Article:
Pilots need to comply with load factor limits established for aircraft to ensure safety. Human beings have limited capacity to hold out against 1+ load factor, be it positive or negative. Civil aviation authorities prescribe the load factor limits an aircraft can attain without any structural damage. Each aircraft design has a load factor limit within which it must operate without damage. Operating outside the approved limits can compromise the structural integrity of the aircraft and jeopardize safety. Exceeding the load factor limits during a maneuver is an FAA violation.
- The FAA has established minimum standards for different types of aircraft catering to various operational situations.
- Transport category planes (large civil airplanes and helicopters): -1 to +2.5
- Normal category and commuter category planes: -1.52 to +3.8
- Utility category: -1.76 to +4.4
- Acrobatic category: -3.0 to +6.0
- Helicopters: -1 to +3.5
2. An airline’s load factor (passenger load factor)
The above-discussed load factor aviation is a scientific description of the lift-to-weight ratio. Now let’s dive a little into the load factor aviation that mainly deals with economic aspects of the air transport system.
The airline load factor or passenger load factor represents the proportion of available seats that have been sold out. Empty seats don’t bring in revenue, so airlines strive to make the most out of their expensive assets by filling all seats at high ticket prices.
Passenger load factor is a metric used in commercial aviation to assess the economic performance of airlines. Purchasing an aircraft requires a huge investment, and selling tickets is the only way to recover costs. Load factor indicates how efficiently airlines utilize their fleet of aircraft in the face of major capital outlays.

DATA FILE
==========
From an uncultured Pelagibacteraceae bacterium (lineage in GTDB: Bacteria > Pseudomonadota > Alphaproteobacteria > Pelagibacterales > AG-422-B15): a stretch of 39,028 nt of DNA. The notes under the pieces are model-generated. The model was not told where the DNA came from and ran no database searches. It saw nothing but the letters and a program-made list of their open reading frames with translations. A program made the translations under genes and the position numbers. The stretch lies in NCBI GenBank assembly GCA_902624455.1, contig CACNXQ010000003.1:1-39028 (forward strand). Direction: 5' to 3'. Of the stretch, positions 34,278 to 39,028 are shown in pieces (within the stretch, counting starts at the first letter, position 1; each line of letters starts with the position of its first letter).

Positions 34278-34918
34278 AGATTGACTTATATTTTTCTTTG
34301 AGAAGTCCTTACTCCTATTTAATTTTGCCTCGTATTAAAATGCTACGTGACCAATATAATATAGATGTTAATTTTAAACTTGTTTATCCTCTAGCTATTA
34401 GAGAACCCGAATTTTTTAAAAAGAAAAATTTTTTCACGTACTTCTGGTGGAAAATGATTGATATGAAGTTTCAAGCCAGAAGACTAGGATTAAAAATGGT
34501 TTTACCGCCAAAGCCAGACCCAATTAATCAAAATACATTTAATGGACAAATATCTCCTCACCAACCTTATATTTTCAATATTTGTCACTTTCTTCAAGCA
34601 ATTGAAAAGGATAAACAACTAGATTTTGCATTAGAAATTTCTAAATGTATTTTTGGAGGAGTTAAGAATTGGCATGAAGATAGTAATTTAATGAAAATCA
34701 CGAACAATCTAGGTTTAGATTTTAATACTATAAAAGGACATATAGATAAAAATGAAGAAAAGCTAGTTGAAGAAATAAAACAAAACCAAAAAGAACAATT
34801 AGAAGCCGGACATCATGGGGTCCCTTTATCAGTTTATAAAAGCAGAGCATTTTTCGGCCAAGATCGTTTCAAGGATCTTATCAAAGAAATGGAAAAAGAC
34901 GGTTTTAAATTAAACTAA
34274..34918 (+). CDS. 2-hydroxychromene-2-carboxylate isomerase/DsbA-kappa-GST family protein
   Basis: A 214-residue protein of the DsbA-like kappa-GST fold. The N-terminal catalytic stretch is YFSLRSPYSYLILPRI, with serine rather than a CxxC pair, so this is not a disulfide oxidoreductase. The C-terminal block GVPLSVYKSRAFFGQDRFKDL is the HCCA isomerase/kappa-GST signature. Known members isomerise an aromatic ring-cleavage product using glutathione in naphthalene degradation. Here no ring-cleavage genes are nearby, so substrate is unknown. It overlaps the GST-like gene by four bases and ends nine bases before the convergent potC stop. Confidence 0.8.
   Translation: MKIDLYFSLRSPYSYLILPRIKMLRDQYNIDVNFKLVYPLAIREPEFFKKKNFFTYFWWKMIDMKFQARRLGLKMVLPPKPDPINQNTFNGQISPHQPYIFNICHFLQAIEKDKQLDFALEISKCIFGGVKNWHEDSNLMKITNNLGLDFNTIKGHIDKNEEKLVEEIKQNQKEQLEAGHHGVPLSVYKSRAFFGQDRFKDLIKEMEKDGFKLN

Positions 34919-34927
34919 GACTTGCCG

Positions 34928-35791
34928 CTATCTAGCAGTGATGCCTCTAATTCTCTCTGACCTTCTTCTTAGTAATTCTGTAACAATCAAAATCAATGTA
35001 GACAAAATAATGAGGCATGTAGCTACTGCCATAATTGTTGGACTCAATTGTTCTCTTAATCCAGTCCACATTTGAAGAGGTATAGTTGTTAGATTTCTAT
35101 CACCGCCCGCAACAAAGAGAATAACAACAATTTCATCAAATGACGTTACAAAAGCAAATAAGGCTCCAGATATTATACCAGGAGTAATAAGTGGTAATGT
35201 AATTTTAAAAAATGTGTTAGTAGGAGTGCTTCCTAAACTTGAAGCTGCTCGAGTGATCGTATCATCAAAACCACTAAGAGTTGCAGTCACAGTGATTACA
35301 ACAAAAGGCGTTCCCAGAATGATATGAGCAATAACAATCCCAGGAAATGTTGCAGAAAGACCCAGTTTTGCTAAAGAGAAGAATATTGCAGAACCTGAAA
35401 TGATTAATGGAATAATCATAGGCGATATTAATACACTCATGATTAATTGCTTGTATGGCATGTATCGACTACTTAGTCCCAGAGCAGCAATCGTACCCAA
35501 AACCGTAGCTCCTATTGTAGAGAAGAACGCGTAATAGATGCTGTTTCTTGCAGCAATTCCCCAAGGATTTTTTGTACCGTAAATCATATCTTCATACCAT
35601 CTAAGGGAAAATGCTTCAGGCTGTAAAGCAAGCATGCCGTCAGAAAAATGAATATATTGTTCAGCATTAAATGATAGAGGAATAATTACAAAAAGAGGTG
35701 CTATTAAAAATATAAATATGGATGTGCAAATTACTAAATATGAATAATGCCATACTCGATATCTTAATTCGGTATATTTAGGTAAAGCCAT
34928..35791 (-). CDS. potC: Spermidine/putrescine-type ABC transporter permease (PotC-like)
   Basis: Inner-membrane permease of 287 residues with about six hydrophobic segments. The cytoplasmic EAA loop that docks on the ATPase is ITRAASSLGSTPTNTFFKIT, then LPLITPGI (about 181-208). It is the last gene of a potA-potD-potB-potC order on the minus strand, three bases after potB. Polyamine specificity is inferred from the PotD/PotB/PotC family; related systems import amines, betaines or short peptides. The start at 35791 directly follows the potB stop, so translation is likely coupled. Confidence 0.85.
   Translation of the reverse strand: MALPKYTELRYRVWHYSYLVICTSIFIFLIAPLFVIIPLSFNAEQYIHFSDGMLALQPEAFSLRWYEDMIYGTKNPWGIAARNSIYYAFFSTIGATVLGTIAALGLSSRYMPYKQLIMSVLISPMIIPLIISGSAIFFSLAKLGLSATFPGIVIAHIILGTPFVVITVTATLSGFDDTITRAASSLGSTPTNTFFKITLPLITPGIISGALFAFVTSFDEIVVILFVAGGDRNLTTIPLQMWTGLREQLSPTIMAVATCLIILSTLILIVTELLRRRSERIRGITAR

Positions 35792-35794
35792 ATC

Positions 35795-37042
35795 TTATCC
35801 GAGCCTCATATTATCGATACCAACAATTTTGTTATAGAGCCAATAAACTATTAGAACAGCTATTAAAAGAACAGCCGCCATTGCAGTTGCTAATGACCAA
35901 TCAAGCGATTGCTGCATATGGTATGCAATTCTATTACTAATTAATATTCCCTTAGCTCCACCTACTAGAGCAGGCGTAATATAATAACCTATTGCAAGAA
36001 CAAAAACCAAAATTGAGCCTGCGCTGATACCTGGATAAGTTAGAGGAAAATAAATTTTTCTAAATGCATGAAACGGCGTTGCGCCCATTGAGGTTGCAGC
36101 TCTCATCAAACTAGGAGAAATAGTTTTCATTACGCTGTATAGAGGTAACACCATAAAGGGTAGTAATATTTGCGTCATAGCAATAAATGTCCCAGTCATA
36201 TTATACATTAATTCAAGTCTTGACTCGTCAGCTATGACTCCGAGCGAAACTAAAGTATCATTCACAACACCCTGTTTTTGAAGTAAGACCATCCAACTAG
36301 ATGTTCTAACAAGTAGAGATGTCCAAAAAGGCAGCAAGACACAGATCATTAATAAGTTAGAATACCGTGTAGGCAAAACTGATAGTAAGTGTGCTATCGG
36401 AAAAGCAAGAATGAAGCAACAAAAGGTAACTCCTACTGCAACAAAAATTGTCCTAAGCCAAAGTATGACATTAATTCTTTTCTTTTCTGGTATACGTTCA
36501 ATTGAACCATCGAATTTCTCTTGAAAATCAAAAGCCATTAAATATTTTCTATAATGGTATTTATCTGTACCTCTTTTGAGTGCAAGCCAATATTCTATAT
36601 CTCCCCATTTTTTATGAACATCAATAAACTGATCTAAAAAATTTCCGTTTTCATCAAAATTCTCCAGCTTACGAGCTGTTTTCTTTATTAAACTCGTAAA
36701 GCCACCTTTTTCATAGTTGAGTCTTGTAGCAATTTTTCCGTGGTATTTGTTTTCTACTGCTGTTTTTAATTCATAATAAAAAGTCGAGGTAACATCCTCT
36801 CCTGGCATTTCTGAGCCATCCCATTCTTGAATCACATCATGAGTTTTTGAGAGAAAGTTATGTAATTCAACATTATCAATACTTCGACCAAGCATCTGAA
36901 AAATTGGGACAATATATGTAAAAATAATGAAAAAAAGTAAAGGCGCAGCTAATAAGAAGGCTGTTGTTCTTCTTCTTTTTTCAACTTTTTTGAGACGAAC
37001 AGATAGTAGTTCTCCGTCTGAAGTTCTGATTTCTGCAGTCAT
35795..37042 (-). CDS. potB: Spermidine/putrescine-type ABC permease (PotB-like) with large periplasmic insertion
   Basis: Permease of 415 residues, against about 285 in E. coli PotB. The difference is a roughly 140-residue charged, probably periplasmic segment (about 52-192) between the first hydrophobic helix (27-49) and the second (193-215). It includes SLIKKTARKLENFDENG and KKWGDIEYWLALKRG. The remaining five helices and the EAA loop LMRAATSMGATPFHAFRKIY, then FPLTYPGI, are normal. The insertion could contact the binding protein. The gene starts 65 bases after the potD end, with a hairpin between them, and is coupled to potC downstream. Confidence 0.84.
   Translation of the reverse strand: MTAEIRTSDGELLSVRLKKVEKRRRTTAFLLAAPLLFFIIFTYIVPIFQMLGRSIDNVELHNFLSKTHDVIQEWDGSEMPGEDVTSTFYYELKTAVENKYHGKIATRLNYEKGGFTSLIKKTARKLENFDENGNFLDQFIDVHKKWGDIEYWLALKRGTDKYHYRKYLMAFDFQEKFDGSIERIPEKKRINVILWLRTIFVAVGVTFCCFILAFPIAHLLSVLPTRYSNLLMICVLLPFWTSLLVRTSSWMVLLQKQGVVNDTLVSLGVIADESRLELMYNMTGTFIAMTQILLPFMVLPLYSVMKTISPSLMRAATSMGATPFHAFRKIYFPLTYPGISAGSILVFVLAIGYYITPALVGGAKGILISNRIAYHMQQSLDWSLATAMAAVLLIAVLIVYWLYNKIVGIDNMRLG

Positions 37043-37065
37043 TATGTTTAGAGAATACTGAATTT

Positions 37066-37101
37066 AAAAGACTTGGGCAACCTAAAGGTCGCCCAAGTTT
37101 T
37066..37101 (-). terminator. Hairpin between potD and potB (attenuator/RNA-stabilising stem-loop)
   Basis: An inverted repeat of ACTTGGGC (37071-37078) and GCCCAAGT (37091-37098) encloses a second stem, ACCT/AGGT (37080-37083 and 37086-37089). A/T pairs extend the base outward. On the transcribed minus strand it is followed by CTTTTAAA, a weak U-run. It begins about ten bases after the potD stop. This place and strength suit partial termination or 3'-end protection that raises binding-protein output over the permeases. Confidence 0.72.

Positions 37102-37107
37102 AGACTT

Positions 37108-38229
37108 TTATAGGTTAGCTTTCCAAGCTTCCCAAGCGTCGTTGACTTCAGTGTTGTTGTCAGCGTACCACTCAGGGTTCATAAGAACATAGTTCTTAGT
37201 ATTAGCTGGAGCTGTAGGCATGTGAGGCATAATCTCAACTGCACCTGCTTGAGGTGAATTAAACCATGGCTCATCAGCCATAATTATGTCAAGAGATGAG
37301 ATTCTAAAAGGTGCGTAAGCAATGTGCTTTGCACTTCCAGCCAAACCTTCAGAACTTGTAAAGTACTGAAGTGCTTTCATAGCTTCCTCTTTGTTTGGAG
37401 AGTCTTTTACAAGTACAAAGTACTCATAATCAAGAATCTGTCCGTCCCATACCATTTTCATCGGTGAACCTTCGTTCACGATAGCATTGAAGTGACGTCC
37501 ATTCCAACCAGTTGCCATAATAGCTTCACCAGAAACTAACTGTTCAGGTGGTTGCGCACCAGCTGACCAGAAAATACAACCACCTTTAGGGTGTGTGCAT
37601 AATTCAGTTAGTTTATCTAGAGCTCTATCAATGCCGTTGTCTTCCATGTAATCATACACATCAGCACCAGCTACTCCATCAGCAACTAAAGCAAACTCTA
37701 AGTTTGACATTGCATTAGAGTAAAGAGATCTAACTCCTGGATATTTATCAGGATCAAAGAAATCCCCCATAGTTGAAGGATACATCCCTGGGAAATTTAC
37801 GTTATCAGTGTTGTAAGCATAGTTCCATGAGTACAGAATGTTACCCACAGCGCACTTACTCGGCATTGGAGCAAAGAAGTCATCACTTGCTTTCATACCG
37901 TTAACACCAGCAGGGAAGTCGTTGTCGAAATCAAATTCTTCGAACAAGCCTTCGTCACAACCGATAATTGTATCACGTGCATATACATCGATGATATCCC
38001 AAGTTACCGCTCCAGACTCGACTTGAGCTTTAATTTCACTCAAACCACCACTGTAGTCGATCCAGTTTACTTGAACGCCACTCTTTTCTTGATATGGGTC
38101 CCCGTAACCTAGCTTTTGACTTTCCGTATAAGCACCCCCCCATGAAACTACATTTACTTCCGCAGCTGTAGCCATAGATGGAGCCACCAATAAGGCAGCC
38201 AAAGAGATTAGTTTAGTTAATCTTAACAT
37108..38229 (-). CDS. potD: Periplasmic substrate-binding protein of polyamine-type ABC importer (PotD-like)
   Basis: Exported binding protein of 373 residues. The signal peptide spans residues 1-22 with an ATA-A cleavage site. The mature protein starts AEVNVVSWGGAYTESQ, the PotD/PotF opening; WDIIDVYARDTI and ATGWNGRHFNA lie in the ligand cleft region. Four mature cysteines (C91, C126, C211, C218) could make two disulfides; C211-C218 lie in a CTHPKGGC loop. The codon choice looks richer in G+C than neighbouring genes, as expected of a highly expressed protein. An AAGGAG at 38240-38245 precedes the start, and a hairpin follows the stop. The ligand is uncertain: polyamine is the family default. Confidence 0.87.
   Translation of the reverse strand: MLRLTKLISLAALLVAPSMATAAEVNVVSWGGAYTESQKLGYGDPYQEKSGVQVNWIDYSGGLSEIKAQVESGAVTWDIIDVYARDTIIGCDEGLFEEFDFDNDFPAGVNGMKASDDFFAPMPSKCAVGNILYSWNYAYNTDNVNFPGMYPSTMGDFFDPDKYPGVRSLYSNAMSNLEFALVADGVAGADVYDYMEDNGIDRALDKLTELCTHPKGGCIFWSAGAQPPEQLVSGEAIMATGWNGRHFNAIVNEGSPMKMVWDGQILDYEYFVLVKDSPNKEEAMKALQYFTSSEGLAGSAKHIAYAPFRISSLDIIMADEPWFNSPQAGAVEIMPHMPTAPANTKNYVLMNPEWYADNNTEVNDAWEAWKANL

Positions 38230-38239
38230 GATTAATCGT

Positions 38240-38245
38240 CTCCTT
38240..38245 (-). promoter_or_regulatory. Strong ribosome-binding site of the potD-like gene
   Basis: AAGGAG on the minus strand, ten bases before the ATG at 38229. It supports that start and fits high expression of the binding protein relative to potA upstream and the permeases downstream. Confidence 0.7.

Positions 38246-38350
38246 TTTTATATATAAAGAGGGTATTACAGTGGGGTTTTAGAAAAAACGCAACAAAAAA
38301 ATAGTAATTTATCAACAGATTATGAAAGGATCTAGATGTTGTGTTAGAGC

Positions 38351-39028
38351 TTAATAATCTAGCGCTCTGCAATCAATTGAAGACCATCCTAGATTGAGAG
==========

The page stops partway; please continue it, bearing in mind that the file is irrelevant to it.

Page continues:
Passenger load factor calculation
The load factor measures the percentage of available seats purchased by passengers on flights during a given period. Generally, the load factor for a single flight can be calculated as follows:
Load factor=Number of passengers/number of seats
E.g., if an airline performs a flight carrying 150 passengers out of 180 seating capacity, its load factor is 83.33 % (150/180 x 100%).
The International Air Transport Association (IATA) publishes the industry-wide passenger load factor monthly as a part of the air passenger market analysis. You can calculate an airline’s load factor figure as follows:
Load factor=Revenue passenger miles (RPMs)/ Available Seat Miles (ASMs)
Revenue Passenger Mile (RPM) is the product of flying passenger numbers and miles on a flight. If 100 passengers fly 200 miles on a flight, it generates 100 x 200=20000 RPMs.
Similarly, available seat mile means one plane seat flown one mile, whether filled or not. An airplane having a seating capacity of 130 passengers generates 26000 ASMs upon flying 200 miles.
So, local factor= 20000/36000=0.769 or 76.9%
Break-even load factor
The Break-even load factor can be defined as a minimum load factor required by an airline to not make a loss on its flights. Beyond the break-even load factor, the airline can record a profit. The load factor at which the carrier will break even depends on its costs and expenditure. Major US carriers like Delta, American, United, etc. require a 72.5% -78.9% load factor to stay break-even.
High load factor vs. low load factor
The high load factor is often associated with growing airline revenue as many available seats are sold. As the airline is a capital- and asset-intensive industry, selling more seats helps to spread its fixed costs amongst flyers. A higher load factor reflects that the airline has utilized its aircraft capacity to carry more passengers. The more seats passengers occupy on flights, the higher will be the airline revenue.
The low load factor represents that the airline failed to fill its seats. Every flight seat is a perishable product. Once the aircraft takes off, airlines can never generate revenue from the seat flown empty on that particular flight. Airlines face a low load factor when they can’t get enough passengers to occupy seats on their aircraft. The low load factor indicates low-profit margins and poor performance on the part of airlines to generate sales.
While legacy or full-service carriers can sustain with slightly lower load factors, low-cost airlines don’t have that option. Operating on a low-fare business model, they must fill their aircraft to survive and remain profitable. Furthermore, they offer several unbundled travel-enhancing options to earn ancillary revenue, increasing with more onboard passengers.
One can look into load factor aviation from two different perspectives: economic and scientific. The scientific load factor aviation is the lift-to-weight ratio, whereas the passenger load factor aviation is the ratio of passenger numbers to available seats.